Life

Diaspora private alpha just released

For those who have been patiently waiting, the first round of Diaspora alpha invites has been distributed. They're planning to first bring in those who contributed via Kickstarter way back when this all began. Next those on their mailing list will start receiving their invites. » Read more

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Theft! A History of Music—Part 1: Plato and all that jazz

Why did Plato argue that remixing should be banned by the state? What threats did jazz and rock 'n roll pose? And what does all of that mean for the conflicts between artists and copyright today? » Read more

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Telling the open source story - Part 1

As open source software becomes more mainstream, it's easy to forget how amazing it is. Countless individuals, donating their time and sharing their brainpower, work to build a shared infrastructure on which the world's computing is done. Amazing. Even more amazing, in survey after survey, the big reason open source contributors give for their participation is that it's "fun." Even more amazing than that is the rate at which this technology improves because people are having fun building it.

Wikipedia, the free internet encyclopedia that anyone can write or edit, is no less amazing. Yet as it gains legitimacy, the exciting story of how it is created and renewed--daily, perpetually--is de-emphasized. Yes, Wikipedia is imperfect. By design, it will always be a work in progress. But because there is a collective human impulse to share knowledge, the fact that anyone can improve it any time they want, means that someone always will.

» Read more

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Open thread: How do you describe open source to the uninitiated?

It happens all the time. You're at a party, someone asks about your work, and yet again, you have about 45 seconds to describe one of the greatest innovations in human history.

There's the public utility metaphor. The shared infrastructure "like a bridge or a road" idea. Waterworks. Rural electric co-op's.The car with the hood welded shut. The Wikipedia analogy. The scholarly tradition. Libraries. The scientific method. Bucket brigades, quilting bees, and barn raisings. Seed banks and sustainable agriculture.

When we try to explain open source ideas to people » Read more

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Ben Brown on open source journalism, PeoplePods, and parties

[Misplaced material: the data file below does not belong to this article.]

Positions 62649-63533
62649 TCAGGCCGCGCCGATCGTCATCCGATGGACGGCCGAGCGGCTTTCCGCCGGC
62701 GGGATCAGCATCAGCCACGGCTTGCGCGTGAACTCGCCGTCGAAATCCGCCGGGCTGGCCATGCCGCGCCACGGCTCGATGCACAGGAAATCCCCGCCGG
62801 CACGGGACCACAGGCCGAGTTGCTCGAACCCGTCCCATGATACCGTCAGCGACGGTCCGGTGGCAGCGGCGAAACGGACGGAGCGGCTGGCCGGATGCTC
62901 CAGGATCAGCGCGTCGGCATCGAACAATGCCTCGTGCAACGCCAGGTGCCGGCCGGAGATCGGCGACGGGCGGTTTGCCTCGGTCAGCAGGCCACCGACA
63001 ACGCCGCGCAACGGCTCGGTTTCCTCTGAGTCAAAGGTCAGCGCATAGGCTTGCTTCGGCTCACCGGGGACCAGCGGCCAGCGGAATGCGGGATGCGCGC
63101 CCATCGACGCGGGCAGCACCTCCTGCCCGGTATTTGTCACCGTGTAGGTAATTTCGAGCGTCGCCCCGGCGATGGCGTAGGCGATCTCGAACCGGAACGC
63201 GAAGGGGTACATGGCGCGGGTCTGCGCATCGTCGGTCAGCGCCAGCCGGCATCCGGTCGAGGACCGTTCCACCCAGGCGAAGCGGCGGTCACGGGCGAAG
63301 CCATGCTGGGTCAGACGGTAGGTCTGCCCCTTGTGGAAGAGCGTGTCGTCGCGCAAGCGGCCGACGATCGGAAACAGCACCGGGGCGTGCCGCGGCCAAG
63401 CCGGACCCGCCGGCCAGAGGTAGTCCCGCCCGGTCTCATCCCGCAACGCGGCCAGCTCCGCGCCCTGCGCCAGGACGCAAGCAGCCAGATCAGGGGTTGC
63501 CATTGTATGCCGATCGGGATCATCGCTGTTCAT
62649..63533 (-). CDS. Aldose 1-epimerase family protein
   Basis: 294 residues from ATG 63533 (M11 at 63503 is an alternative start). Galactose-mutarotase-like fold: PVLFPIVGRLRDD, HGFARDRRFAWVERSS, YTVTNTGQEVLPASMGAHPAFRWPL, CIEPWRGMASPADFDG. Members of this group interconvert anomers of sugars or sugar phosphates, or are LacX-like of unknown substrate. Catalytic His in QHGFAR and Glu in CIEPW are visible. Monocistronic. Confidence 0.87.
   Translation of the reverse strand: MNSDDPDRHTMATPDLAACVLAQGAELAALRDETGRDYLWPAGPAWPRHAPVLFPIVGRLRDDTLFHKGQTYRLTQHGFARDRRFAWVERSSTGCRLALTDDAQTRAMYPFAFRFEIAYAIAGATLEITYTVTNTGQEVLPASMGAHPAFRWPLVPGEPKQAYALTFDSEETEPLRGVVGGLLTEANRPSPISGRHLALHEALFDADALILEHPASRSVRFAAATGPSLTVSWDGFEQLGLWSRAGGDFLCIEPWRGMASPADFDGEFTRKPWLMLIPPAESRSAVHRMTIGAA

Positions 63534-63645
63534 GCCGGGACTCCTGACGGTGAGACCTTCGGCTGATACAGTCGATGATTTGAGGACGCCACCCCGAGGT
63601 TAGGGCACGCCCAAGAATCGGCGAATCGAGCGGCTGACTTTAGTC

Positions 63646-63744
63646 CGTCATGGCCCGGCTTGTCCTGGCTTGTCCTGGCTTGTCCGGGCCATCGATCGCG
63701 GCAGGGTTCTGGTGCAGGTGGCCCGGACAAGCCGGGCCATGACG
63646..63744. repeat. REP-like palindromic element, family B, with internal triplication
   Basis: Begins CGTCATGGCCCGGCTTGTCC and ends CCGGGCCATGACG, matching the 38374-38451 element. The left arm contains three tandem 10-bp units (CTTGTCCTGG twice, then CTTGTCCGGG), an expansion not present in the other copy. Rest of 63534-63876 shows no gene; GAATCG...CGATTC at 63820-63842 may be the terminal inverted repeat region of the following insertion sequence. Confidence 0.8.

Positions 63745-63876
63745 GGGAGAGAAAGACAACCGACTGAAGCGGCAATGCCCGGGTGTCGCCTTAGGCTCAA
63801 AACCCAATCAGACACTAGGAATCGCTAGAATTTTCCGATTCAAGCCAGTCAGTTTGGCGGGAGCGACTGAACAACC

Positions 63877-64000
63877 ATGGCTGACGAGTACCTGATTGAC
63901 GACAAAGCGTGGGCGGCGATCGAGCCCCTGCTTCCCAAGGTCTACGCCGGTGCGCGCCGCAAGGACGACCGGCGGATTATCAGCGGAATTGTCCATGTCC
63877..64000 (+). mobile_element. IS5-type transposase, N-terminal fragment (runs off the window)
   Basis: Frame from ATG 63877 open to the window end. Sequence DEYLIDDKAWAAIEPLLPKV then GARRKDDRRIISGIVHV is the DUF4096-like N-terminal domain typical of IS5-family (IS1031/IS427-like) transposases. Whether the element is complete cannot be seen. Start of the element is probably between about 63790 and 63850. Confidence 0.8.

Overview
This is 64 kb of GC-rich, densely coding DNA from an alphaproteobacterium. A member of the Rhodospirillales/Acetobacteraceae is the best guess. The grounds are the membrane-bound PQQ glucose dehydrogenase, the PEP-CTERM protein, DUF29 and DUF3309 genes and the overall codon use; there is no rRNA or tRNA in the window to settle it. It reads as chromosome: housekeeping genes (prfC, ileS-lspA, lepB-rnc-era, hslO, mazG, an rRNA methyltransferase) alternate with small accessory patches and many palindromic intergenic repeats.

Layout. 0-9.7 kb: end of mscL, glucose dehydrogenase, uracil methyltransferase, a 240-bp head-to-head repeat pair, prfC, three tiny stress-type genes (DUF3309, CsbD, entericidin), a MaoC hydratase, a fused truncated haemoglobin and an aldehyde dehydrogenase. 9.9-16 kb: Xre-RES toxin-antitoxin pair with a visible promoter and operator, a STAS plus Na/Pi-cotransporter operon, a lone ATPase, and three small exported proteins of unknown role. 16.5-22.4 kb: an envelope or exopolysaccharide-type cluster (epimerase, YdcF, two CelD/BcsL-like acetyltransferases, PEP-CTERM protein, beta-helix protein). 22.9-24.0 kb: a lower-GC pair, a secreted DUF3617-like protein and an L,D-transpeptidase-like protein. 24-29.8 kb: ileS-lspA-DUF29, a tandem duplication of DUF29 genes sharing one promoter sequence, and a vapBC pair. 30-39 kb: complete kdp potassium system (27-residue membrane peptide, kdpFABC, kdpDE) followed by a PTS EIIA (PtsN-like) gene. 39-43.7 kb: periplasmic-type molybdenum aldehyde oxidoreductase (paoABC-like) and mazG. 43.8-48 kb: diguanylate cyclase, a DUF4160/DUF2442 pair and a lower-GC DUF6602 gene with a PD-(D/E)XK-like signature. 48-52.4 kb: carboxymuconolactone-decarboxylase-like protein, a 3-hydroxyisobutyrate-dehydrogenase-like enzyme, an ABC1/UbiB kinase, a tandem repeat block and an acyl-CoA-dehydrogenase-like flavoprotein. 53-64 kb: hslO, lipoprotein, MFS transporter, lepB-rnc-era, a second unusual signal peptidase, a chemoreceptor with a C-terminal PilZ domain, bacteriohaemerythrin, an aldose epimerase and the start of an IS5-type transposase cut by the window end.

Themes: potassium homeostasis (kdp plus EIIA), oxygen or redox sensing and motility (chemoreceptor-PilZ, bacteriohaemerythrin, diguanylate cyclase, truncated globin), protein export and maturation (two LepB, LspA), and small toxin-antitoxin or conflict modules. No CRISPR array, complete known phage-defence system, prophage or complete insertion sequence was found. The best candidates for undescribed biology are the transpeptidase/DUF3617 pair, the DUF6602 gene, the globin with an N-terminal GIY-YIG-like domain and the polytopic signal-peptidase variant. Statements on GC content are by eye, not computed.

Build a community by throwing a big party. Straight-up advice from Ben Brown, cofounder of the product design firm, XOXCO, Inc. And that's just one little nugget of information about online community-building that Ben is sharing. He's got 15 years of experience doing this, so get ready to take notes.

Brown is a software designer and a veteran of many online communities. He's been building websites since the mid-1990's and mixing it up with social media since before it was called social media. You could say he's a pioneer in community-building. Now he's using his experience to build a toolkit called Peoplepods--that might just redefine the future of community sites.

Do you want to know what the future of online community looks like? Me too. We asked Ben for his thoughts. » Read more

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Good design is hard on all of us

Tim Lee is, for my money, one of the most reasonable and thoughtful tech policy essayists we have. His latest, “Open User Interfaces Suck” got my attention, because he hits me right where I live. In his usual, respectful, level-headed way, he claims that open systems (like the open source development process I love so dearly) are ill-suited to a good user experience. » Read more

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Poll: Where do we live?

Global map

The opensouce.com community is growing fast, and we're trying to figure out who we are and what we care about. The more we know about ourselves, the more relevant our content and discussions will be.

These polls aren't scientific, but they will give us a useful snapshot of of our growing community, so we can plan better for the future.

Feel free to tell us more about you in the comments.

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Introducing students to the world of open source: Day 2

Read part 1 of this story about launching a weekend course to teach college students how to get involved in open source projects.

After Saturday's classroom-style work, we used Sunday for an open projects day, where students could drop in and get help contributing to a project. Perhaps because we didn't force the students to commit, only about twenty students came. » Read more

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Google stands up for your data

If technology had its own version of People magazine, this week's cover story would involve pictures of Google and Facebook in opposing bubbles, looking angrily in each other's direction. » Read more

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Joining us on IRC

You may have noticed that when we have a webcast, we mention you can join us on IRC. You can also join us there any time. IRC is commonly used in developer communities, but it's easy for anyone to chat with. You may even have software already that will let you connect, and if not, you can use a web interface.

Connecting with Pidgin » Read more

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